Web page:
EU Members Should Clean Their Own Energy Mirror

In recent weeks we have heard countless headlines about Russia's move on Crimea. Now questions loom over whether Moldova could be Vladimir Putin's next "takeover" target and who else may be on the Russian President's hit list. The moves by the ex-KGB strongman are concerning, curious, and most surprising for sure, and that should intensify the need for energy independence across the European Union (EU). This idea gains further importance on the heels of Russia's energy giant Gazprom threatening to end discounted gas contracts and play the role of energy loan shark by collecting billions of dollars already owed for its fuel.

Let's face it: Many EU members have to import a substantial amount of foreign energy sources, especially Russian natural gas. Sure, there are a few exceptions, such as France, which has retained its nuclear presence post-Fukushima and uses it to power its country by over 80%. Yes, Germany has moved to embrace Energiewende (energy transformation), but it oddly gets nuclear from France. There are also mounting concerns regarding German subsidies amid huge spikes in electricity costs which rank as some of the most expensive in Europe.

This leads me to further suggest that European energy giants E.ON , a company with a relatively new software relationship with General Electric , and RWE could be served well to at least consider merging, especially after RWE's 2015 program to cut costs and boost earnings.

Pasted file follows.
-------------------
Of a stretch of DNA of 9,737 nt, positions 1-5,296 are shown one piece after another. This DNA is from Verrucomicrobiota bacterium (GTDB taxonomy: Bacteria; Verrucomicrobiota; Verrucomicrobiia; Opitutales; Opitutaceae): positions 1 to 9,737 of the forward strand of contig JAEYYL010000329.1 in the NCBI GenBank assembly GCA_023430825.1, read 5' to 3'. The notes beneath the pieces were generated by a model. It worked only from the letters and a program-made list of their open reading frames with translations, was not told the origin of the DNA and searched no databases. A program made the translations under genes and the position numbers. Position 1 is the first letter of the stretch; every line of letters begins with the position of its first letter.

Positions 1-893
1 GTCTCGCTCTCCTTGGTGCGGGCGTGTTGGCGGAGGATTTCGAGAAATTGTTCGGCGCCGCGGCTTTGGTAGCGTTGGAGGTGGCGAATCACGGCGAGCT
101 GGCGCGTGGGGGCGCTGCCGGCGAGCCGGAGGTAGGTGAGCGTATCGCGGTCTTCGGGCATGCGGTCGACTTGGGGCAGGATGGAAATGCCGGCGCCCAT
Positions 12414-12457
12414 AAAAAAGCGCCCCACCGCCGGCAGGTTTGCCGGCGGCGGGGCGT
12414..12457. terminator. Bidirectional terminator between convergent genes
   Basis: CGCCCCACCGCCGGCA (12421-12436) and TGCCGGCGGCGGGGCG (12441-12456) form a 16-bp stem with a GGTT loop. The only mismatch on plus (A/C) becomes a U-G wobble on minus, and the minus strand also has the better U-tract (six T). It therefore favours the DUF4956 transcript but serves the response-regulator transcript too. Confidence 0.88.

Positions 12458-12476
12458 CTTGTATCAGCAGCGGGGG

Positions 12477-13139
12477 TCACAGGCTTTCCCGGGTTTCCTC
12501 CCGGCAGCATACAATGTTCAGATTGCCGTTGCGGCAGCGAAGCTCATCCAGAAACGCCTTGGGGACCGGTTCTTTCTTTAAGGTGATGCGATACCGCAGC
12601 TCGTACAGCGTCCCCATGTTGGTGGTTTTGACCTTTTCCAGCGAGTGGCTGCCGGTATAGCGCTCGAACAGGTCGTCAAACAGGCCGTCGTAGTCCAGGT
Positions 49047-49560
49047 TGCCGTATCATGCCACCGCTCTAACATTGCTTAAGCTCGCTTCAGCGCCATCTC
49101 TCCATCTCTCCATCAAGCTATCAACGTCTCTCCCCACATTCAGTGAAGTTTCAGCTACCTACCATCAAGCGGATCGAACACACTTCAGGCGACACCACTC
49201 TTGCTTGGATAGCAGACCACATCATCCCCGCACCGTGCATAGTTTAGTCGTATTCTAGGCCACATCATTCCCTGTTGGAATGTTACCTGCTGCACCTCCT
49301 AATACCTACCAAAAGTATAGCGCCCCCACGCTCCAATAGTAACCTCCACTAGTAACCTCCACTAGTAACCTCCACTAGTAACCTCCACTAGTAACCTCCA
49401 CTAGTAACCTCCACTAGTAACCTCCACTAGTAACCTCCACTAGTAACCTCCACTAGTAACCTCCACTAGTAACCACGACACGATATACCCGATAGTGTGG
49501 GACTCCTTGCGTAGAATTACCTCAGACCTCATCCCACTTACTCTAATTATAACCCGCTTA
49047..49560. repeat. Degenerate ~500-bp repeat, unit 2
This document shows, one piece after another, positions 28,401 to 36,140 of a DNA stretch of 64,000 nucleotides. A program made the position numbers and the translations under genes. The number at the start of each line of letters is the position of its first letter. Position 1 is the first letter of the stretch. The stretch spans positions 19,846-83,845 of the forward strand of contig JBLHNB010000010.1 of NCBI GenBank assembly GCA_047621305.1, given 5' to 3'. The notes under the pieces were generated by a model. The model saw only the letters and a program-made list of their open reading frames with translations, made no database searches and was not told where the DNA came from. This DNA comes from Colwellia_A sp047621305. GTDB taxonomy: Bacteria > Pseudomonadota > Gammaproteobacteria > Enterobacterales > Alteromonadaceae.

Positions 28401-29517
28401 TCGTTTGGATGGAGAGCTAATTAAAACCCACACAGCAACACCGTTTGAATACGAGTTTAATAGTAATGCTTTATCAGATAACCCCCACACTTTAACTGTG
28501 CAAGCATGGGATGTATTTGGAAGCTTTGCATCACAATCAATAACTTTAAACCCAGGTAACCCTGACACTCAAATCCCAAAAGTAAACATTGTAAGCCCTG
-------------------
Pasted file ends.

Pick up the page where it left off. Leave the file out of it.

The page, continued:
Keep in mind that the German Supreme Administrative Court ruled that Germany's move to cut nuclear power post-Fukushima was unlawful. That opens both E.ON and RWE to sue for losses related to forced nuclear shutdowns in the aftermath of the tragic Fukushima accident. However, the bigger prize for both companies would be word of a reversal by the German government reconsidering its move away from nuclear power, especially if tensions with Russia and the Western world further escalate. 

I've publicly questioned (and still do, actually) Germany's abrupt move to abandon nuclear power after Fukushima. Now countries such as Germany and Italy, another Euro nation that let emotion get in the way of new opportunities to tap next-generation nuclear power, struggle to figure out how to embrace renewable energy without massive subsidies and surging electricity prices. The time is now for EU members to look in their energy mirrors and reconsider nuclear power. They need to find ways to make clean energy play a bigger role in any strategy to secure domestic energy supplies and drastically reduce reliance on energy imports, namely Russia's natural gas, coal, and crude oil.

While the EU looks to the U.S. for potential military strength, it seems increasingly possible that our newly created natural gas bounty could further accelerate the conversation here at home regarding more transparent policies for U.S. liquefied natural gas (LNG) exports. This means that geopolitical moves by Russia can influence domestic energy policy as well. This makes LNG engineering companies like Fluor and KBR names to watch as the global restructuring of energy policy gets drastically fine tuned.

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John Licata has no position in any stocks mentioned. The Motley Fool owns shares of Fluor and General Electric Company. Try any of our Foolish newsletter services free for 30 days. We Fools may not all hold the same opinions, but we all believe that considering a diverse range of insights makes us better investors. The Motley Fool has a disclosure policy.

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